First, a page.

The Real Fail Behind Instagram’s TOS

Instagram LogoEarlier this week, Instagram announced via their blog that they were updating their terms of service and their privacy policy, to go effective January 16, 2013.

At first, the changes sounded extremely minor with Instagram saying that “Nothing has changed about your photos’ ownership or who can see them.” The blog post went on to say that the privacy policy updates were mostly aimed at helping Instagram function as part of Facebook, which recently bought the company.

However, as people began to dig into the updated TOS, they quickly began to find things that disturbed them and that were not in the previous (current) version.

The most notable issue, accoridng to Declan McCullagh at CNet, was that Instagram could now sell your photos, including for advertising purposes.

This was, according to McCullagh, because the new terms made the license to your photos both transferrable and sub-licenseable and added that:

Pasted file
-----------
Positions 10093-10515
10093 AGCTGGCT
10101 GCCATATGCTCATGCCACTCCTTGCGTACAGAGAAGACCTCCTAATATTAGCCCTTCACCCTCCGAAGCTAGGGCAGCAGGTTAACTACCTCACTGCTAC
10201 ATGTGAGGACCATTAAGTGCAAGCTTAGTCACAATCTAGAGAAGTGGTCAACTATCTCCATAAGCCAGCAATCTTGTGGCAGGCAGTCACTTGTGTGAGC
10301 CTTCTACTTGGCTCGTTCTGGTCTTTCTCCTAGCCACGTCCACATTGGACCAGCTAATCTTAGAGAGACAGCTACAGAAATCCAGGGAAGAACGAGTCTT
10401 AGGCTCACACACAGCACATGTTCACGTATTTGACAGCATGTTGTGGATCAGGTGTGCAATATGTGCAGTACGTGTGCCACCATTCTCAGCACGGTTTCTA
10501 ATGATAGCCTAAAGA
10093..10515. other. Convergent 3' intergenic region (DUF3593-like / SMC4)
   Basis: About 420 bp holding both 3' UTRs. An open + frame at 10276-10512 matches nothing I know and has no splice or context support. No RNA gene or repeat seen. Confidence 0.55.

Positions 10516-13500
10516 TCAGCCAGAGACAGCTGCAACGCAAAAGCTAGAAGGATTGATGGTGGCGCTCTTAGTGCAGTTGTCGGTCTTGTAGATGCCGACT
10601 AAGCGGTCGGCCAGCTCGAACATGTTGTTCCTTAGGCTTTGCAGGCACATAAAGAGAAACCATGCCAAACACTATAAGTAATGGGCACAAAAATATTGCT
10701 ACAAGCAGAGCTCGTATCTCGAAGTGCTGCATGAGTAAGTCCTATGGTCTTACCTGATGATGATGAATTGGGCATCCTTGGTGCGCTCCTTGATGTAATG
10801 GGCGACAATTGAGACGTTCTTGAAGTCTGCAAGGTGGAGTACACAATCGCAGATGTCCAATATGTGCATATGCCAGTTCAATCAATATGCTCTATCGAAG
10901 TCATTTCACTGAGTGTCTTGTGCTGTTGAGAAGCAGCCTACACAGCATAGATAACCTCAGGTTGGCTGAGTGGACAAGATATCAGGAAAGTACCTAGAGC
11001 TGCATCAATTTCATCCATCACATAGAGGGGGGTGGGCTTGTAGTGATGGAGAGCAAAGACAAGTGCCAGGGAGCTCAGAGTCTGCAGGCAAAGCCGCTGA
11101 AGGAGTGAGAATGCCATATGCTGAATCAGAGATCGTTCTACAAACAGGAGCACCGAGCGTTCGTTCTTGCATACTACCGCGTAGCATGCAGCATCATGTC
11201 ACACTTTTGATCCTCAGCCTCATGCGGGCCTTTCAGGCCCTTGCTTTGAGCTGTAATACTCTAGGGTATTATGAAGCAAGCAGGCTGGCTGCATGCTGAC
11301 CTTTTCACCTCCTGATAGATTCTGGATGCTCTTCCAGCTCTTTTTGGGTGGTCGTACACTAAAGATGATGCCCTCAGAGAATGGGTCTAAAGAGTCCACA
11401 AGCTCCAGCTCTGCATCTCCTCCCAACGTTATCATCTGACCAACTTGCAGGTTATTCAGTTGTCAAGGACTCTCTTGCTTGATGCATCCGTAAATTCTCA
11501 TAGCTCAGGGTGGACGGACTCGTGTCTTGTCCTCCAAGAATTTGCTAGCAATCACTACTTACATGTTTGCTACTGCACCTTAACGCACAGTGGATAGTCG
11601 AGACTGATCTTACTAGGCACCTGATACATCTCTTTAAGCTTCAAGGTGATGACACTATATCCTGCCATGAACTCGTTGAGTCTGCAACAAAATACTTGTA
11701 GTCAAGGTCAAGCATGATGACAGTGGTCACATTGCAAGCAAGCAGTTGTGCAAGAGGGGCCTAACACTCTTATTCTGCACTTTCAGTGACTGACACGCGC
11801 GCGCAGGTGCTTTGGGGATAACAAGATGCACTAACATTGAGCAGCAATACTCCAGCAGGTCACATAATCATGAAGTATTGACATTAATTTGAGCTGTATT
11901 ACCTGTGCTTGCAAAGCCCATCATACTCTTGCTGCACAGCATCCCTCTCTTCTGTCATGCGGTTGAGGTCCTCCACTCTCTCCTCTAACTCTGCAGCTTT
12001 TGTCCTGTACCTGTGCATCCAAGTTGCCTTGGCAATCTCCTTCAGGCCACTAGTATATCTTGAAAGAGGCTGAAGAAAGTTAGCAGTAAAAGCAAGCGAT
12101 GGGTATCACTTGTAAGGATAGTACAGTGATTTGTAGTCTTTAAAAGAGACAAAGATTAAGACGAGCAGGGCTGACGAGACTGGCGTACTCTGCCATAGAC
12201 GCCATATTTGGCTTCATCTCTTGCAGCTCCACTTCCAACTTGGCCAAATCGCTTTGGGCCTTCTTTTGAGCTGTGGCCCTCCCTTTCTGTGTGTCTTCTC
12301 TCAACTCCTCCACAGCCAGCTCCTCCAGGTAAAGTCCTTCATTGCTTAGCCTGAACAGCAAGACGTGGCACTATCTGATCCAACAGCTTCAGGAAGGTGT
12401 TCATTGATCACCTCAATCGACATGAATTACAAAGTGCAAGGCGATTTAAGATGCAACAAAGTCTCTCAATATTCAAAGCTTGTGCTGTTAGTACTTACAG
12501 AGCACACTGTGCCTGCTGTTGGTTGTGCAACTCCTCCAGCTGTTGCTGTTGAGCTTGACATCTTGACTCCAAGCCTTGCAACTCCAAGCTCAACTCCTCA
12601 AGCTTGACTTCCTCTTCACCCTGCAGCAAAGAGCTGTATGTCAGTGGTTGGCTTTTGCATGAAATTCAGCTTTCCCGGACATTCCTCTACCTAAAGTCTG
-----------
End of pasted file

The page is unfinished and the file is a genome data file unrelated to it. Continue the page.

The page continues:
“Business or other entity may pay us to display your username, likeness, photos (along with any associated metadata), and/or actions you take, in connection with paid or sponsored content or promotions, without any compensation to you.”

But while the advertising issue is the most noted, it’s far from the only point of contention. Jenna Wortham and Nick Bilton at the New York Times note that the new TOS also lets Instagram share other information with third parties, does not require ads to be labeled as ads and does not offer a way to opt out of the new licensing arrangement.

Users, seeing the reporting, have grown upset by this and, according to several reports, are leaving (or threatening to leave) in droves.